In Toronto, shares of BlackBerry Ltd. rose about seven per cent to extend Monday’s gains after an unconfirmed report from StreetInsider said the company has held talks with Fairfax Financial over a deal for Fairfax to acquire the remainder of BlackBerry’s shares. In an email to BNN Bloomberg, BlackBerry declined to comment on rumours or speculation.
Crude oil prices were higher, with U.S. benchmark West Texas Intermediate up half a per cent to US$35.0 per barrel, though it had briefly breached the US$36 level earlier in the day. Crude has gotten a boost from the OPEC+ group’s production curtailments, and there are reports the group may extend those cuts for another month to support prices.
Alberta’s Western Canadian Select also gained, rising 1.55 per cent to US$29.51 per barrel.
The Canadian dollar extended Monday’s surge against its U.S. counterpart, gaining another two-tenths of a cent to 73.90 cents U.S.
All Addition Elle and Thyme Maternity stores in Canada to close down – CBC.ca
Reitmans will shutter 77 Addition Elle and 54 Thyme Maternity stores across Canada as part of its restucturing process, the Montreal-based retailer announced Tuesday.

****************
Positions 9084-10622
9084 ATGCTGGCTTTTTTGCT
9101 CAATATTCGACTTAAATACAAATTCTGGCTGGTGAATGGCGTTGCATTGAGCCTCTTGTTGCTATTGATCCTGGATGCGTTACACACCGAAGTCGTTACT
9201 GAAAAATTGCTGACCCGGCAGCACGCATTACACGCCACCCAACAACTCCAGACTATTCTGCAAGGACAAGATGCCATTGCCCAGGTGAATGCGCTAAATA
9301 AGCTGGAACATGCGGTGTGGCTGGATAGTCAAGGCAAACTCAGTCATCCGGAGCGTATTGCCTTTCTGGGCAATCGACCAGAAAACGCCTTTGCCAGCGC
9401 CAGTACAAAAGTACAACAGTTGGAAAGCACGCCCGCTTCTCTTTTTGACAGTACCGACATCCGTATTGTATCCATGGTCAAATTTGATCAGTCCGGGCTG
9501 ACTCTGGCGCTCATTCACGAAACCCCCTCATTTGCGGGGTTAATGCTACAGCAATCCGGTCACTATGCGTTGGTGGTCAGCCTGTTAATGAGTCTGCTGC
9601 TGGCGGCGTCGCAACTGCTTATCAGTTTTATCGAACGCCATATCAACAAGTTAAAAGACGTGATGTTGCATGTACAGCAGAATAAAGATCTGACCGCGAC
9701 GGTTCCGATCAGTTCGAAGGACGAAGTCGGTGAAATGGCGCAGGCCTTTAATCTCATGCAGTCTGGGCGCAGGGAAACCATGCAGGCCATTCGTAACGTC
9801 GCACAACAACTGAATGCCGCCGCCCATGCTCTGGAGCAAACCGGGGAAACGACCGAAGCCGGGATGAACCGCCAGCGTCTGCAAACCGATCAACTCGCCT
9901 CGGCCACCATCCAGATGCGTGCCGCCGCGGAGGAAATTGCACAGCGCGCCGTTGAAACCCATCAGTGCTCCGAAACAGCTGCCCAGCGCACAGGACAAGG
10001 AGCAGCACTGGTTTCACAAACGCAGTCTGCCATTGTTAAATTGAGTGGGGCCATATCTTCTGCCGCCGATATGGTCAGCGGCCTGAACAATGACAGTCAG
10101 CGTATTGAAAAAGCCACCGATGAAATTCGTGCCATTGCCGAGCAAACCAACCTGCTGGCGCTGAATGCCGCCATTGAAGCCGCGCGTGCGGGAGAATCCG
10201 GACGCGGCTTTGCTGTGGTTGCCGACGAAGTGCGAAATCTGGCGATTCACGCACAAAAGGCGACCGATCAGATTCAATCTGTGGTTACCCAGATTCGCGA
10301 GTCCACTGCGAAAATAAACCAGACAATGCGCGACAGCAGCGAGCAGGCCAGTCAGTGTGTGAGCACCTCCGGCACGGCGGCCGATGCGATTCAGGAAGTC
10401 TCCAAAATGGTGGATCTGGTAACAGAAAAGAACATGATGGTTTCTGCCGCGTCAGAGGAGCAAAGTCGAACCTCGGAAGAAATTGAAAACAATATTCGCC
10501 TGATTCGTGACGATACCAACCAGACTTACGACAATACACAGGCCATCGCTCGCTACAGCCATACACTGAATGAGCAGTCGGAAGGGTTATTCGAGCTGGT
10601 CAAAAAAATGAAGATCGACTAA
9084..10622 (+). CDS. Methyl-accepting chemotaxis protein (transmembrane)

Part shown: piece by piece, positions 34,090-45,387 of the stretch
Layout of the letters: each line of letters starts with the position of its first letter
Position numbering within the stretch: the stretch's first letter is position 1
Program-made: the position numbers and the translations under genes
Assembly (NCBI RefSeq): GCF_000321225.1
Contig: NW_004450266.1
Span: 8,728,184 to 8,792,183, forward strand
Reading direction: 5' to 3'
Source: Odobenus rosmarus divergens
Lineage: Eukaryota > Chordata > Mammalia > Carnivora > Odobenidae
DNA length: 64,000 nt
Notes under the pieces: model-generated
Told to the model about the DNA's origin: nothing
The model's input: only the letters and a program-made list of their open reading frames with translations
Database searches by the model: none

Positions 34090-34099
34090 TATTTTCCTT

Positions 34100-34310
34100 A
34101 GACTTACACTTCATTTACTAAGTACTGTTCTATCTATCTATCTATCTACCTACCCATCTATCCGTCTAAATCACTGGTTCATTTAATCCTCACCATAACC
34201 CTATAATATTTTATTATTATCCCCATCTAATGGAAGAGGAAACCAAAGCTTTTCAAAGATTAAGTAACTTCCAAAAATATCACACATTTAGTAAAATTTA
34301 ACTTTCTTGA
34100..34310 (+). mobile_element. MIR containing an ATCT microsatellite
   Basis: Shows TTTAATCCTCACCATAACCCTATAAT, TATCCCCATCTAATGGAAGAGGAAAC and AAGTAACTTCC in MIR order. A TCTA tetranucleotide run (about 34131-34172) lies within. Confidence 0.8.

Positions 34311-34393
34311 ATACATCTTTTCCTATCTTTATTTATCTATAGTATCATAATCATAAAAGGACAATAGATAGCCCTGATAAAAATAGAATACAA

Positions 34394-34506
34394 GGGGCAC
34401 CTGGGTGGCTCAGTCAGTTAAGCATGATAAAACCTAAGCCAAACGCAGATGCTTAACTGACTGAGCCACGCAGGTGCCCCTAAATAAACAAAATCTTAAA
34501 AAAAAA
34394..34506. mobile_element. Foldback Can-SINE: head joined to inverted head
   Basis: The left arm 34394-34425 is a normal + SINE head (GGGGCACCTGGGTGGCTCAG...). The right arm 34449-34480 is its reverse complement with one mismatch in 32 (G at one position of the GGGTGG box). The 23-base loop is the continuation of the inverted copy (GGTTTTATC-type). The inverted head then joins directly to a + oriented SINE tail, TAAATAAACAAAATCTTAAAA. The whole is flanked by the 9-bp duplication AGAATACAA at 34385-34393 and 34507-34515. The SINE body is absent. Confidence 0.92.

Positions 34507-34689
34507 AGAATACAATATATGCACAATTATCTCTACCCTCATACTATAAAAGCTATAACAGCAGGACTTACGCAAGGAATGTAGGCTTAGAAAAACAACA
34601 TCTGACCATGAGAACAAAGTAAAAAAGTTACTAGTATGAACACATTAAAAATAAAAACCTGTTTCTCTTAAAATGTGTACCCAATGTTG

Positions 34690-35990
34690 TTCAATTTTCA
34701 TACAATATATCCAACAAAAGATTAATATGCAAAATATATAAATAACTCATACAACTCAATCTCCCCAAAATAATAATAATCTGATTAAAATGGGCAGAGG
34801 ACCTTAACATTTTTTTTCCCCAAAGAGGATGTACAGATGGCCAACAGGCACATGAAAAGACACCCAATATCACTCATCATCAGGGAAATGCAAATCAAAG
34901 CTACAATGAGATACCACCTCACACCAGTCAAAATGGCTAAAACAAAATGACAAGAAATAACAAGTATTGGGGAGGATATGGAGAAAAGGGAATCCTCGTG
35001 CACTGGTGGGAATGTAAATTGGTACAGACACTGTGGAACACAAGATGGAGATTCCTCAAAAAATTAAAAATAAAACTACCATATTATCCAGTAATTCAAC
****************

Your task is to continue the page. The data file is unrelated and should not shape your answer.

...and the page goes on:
Last month, the 94-year-old fashion chain announced that it would restructure its operations partly because of COVID-19, which hammered retailers hard.
In addition to its eponymous chain focusing on work clothes for career-aged women, Reitmans also runs the Addition Elle, Thyme Maternity, RW & Co. and Penningtons chains.
As past of the restructuring process, Reitmans has decided to permanently close Addition Elle and Thyme Maternity. The former focuses on plus size fashions. The latter on maternity wear.
The move will result in the loss of about 1,400 jobs — 1,100 in store and about 300 at head office.
“The strategic decision to close two beloved Canadian fashion brands was not made lightly, but it is necessary to enable our business to move forward as a profitable organization,” CEO Stephen Reitman said.
“All of the efforts we put forth to turn these brands around were derailed by the COVID-19 pandemic and, unfortunately, we can no longer afford the required resources to bring them back to profitability.”